Cognitive Improvement after Kidney Transplantation Is Associated with Structural and Functional Changes on MRI

Marit S. Van Sandwijk*, Ineke J.M. Ten Berge, Matthan W.A. Caan, Marco Düring, Willem A. Van Gool, Charles B.L.M. Majoie, Henk Jan M.M. Mutsaerts, Ben A. Schmand, Anouk Schrantee, Leo M.J. De Sonneville, Frederike J. Bemelman

*Corresponding author for this work

Research output: Contribution to journalArticleAcademicpeer-review


Background. Several studies have reported improved cognitive outcomes after kidney transplantation, but most studies either did not include controls or lacked extensive neuroimaging. In addition, there is uncertainty whether kidney donation is a safe procedure in terms of cognitive outcomes. Methods. We prospectively studied neurocognitive function in kidney transplant recipients. The primary outcome was change in neurocognitive function after 1 year compared with baseline, which was evaluated using the Amsterdam Neuropsychological Task battery and verbal fluency tests. Secondary outcomes included changes in depression and anxiety (measured by the Hospital Anxiety and Depression scale) and changes in fatigue (measured by the Checklist for Individual Strength). We included kidney donors to control for learning effects, socioeconomic status, and surgery. In addition, kidney transplant recipients were evaluated with MRI scans at baseline and at year 1. The MRI protocol included conventional MRI, automated volumetric measurement, diffusion tensor imaging, magnetic resonance spectroscopy, arterial spin labeling, and a resting state functional MRI. Results. Twenty-seven recipients and 24 donors were included. For both recipients and donors, neuropsychologic testing scores improved 1 year after transplantation (donation). Recipient improvement significantly exceeded donor improvement on tasks measuring attention and working memory. These improvements were associated with increases in white matter volume and N-acetylaspartate/creatine (a marker for neuronal integrity). Conclusions. Attention and working memory improve significantly 1 year after kidney transplantation. Learning effects do not account for these improvements because recipient improvement in these areas exceeds donor improvement and correlates with an improvement in white matter integrity after transplantation. Kidney donation appears to be a safe procedure in terms of cognitive outcomes.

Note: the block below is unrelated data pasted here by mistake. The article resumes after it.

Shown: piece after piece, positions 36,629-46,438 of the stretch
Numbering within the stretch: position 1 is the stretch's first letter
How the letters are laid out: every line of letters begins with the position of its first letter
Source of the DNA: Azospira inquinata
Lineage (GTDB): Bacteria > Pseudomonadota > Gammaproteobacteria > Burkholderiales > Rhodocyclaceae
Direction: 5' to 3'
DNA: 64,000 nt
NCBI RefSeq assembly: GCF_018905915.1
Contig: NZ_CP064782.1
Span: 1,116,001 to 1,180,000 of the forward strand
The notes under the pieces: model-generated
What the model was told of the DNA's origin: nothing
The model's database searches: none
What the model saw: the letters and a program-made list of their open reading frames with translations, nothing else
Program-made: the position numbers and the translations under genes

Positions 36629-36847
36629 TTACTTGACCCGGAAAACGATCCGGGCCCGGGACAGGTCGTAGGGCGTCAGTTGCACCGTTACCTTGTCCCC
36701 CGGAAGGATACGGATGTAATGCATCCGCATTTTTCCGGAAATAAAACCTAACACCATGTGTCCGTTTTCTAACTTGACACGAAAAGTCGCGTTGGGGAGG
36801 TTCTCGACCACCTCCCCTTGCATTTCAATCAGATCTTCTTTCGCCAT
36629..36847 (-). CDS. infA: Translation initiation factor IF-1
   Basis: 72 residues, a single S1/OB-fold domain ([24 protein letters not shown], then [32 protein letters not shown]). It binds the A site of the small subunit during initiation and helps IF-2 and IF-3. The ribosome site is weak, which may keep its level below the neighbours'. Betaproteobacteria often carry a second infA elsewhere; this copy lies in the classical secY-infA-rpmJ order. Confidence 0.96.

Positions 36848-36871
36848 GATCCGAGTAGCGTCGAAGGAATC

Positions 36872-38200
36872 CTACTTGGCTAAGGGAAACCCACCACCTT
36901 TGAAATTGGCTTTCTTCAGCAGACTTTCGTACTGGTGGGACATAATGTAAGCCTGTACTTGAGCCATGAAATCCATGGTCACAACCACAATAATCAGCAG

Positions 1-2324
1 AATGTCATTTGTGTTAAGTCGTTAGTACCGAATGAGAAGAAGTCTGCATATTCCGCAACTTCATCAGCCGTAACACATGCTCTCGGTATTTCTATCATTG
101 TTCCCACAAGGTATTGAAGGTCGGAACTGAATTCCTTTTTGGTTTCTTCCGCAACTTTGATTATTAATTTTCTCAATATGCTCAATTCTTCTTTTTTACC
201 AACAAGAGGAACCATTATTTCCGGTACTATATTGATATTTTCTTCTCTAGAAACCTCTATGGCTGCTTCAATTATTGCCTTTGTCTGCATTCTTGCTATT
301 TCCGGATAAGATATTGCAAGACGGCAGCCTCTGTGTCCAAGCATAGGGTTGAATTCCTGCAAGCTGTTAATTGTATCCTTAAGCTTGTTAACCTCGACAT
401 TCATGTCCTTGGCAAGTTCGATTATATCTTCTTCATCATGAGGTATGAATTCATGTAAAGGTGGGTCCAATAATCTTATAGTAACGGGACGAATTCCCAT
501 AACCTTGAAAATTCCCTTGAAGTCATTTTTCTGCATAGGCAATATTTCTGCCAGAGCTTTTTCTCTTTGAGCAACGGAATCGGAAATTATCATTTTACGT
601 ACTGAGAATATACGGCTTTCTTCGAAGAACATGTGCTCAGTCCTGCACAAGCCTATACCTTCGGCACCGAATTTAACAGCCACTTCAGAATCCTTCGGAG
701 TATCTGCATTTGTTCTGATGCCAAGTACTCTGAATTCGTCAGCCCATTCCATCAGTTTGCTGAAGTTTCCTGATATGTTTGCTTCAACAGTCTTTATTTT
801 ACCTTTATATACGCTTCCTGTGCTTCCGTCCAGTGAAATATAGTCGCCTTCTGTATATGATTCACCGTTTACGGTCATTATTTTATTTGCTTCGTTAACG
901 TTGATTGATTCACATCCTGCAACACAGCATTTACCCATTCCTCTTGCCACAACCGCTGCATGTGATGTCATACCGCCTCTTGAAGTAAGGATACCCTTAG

Original languageEnglish
Article numbere531
JournalTransplantation Direct
Publication statusAccepted/In press - 2020

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